Oman: Oman Adopts New Mining Law

Oman's long-awaited new Mining Law* comes into effect on 14 March 2019, bringing in hopes of attracting new investment and revitalising its mining industry. The mining industry has been targeted as one of five key sectors to drive Oman's economic growth and diversification. Concurrent with the passage of the new Mining Law, the Public Authority for Mining ("PAM") announced the identification of new mining projects and initiatives with an investment value of over $2 billion. The new Mining Law provides a far more robust framework for the mining sector intended to provide more incentives, transparency and certainty to investors, while at the same time balancing the PAM's oversight role, the interests of local communities, the prioritisation of local employment, the protection of the environment and the enforcement of investment commitments. This article outlines the key developments of the new law.

Upon the effective date of the new Mining Law on 14 March 2019, the prior law of 2003** is cancelled and all laws that contradict its provisions shall not be effective. However, all existing licences and agreements shall continue to have effect.

The Role of the Public Authority for Mining

The Mining Law aligns the law with the existing regulatory framework, as it recognizes the PAM, which was established in 2014 to regulate the sector – as the competent mining authority.

The competencies of the PAM are more clearly outlined in the new Minerals Law. It is granted broad regulatory and supervisory powers, including the right to issue exploration, prospecting and exploitation licences and mining concessions, to conduct inspections of mining activities, to ensure compliance by the licence holder with the terms of the licence and enforcement powers in the event of any non-compliance. It also has the authority to seize private property from land owners in the name of the public interest, if there is a belief that the property may contain significant mineral wealth that may be of benefit to the national economy.

Licensing and Concessions

Licences for exploration and prospecting may be granted for one year terms, renewable for similar periods up to three years. The licence period for exploitation is up to five years, renewable for additional similar periods. Concession agreements for large deposits may be granted for periods between 20 and 30 years.

License holders may no longer hold on to their licenses without performing their obligations. The PAM has greater authority to terminate the licence if the licence holder fails to conduct the licensed activities or make the required investments within specified time periods. PAM may also terminate the licence if the license holders fails to pay amounts due to the government or transfers its licence without approval or otherwise breaches the terms of the licence or the law.

License holders have reporting obligations to the PAM, such as submission of monthly reports on extraction, inventory and sales, and quarterly reports on employees, processing, development and operations, as well as notifying PAM of any changes to their shareholding structure.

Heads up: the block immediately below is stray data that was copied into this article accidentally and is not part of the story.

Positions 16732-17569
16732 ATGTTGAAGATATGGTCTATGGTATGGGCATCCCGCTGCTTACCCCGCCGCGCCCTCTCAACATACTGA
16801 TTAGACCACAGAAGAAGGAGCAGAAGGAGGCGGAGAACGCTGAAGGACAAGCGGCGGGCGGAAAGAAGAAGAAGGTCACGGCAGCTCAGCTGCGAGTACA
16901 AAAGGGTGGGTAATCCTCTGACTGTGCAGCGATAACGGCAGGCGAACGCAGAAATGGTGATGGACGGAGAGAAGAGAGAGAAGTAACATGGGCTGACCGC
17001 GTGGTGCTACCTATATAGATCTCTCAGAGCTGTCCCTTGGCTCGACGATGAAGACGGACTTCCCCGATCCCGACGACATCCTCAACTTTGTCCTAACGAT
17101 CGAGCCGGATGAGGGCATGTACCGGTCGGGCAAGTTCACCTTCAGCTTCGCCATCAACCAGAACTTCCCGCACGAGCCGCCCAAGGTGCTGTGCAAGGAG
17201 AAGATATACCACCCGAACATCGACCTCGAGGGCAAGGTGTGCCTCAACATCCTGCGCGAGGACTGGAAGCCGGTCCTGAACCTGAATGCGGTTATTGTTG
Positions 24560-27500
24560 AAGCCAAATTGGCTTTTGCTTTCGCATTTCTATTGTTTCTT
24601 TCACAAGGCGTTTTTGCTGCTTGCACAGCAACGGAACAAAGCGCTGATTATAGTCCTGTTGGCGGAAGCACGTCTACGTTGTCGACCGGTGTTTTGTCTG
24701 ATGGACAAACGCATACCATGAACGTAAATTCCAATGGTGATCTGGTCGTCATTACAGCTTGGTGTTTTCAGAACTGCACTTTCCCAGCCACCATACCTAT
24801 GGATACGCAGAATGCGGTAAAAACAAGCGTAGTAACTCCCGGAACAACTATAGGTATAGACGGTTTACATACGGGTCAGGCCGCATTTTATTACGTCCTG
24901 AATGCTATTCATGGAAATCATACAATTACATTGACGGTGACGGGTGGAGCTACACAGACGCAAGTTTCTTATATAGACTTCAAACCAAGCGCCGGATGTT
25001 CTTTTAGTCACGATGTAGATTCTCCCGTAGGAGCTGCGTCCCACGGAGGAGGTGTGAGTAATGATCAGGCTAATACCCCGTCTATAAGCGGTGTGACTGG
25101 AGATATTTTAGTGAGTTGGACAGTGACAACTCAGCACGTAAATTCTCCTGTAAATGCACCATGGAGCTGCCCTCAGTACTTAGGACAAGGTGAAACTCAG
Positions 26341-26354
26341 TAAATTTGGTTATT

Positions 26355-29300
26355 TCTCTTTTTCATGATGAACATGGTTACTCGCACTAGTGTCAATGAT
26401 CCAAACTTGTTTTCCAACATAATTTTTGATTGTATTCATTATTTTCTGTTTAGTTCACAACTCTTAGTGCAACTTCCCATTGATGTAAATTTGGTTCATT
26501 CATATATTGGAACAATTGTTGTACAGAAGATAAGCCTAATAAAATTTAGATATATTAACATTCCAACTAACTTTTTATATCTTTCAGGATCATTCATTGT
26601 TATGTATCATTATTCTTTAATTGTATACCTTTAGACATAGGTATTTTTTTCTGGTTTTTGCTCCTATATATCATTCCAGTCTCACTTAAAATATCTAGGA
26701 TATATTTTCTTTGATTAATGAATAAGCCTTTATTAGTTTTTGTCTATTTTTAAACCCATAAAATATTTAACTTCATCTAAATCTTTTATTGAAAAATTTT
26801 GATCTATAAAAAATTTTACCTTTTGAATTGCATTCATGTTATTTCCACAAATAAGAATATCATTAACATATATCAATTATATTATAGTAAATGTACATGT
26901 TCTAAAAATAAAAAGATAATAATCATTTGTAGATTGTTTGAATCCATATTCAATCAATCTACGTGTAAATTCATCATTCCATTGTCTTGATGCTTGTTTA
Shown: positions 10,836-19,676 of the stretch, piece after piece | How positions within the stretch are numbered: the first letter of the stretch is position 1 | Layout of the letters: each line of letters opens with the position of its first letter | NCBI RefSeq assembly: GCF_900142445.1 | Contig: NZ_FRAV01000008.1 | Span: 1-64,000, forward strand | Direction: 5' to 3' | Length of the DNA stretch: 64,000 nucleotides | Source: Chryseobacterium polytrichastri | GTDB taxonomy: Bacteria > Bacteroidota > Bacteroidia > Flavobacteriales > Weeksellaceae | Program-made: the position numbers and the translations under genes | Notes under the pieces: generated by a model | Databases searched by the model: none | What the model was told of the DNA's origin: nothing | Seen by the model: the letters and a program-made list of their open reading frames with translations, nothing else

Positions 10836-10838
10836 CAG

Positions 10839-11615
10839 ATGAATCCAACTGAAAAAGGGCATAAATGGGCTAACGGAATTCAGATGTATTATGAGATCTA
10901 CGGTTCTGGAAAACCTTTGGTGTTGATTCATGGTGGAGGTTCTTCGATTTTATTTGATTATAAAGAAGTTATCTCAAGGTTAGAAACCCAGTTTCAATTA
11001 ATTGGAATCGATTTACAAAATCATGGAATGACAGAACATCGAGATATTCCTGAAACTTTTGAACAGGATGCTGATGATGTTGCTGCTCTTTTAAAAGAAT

It is strictly prohibited to carry out any mining activities without having a licence issued by PAM. Person carrying out mining activities without a licence are subject to penalties, confiscation of any produced minerals as well as possible criminal liability.

Royalties, rent and other payments amended to incentivize investments

The financial obligations for license holders and concessionaires have been revised. There are no set royalties or rent payments. The stated intent is to incentivise investments by establishing flexible royalty and rent payments that are tied to the economics of the project. The law does however set parameters, requiring license-holders to pay:

  • a minimum of 5% of the annual output of their mining activities in royalties (as opposed to a maximum of 10% under the old law);
  • rent payments to be determined by PAM;
  • a financial guarantee amounting to 1% of the value of the budget allocated by the licence holder for their exploration and mining operations; and
  • a contribution of 1% of the value of the annual output of its mining activities to support the local community in the area surrounding the relevant site.

Spurring investment

Adoption of the Mining Law is a welcome development that will hopefully spur new investment in the industry. Investments need certainty, and the mining industry has been somewhat stalled while investors waited for the new law to be adopted.

At the same time, PAM has been deliberate in drafting the new law, reportedly considering mining sector regulatory frameworks from around the world. Adoption of the new mining law demonstrates the Government's understanding that the legal and regulatory framework needed to evolve in order to attract new investments, while also protecting the public's interest.

Within one year from the Mining Law coming into effect, investors should expect that correlated regulations will be also be adopted by PAM to compete the new regulatory framework.


*Mineral Wealth Law promulgated by Royal Decree No. 19/2019 on 13 February 2019 (the "Mining Law")

**Promulgated by Royal Decree No. 27/2003

The content of this article is intended to provide a general guide to the subject matter. Specialist advice should be sought about your specific circumstances.

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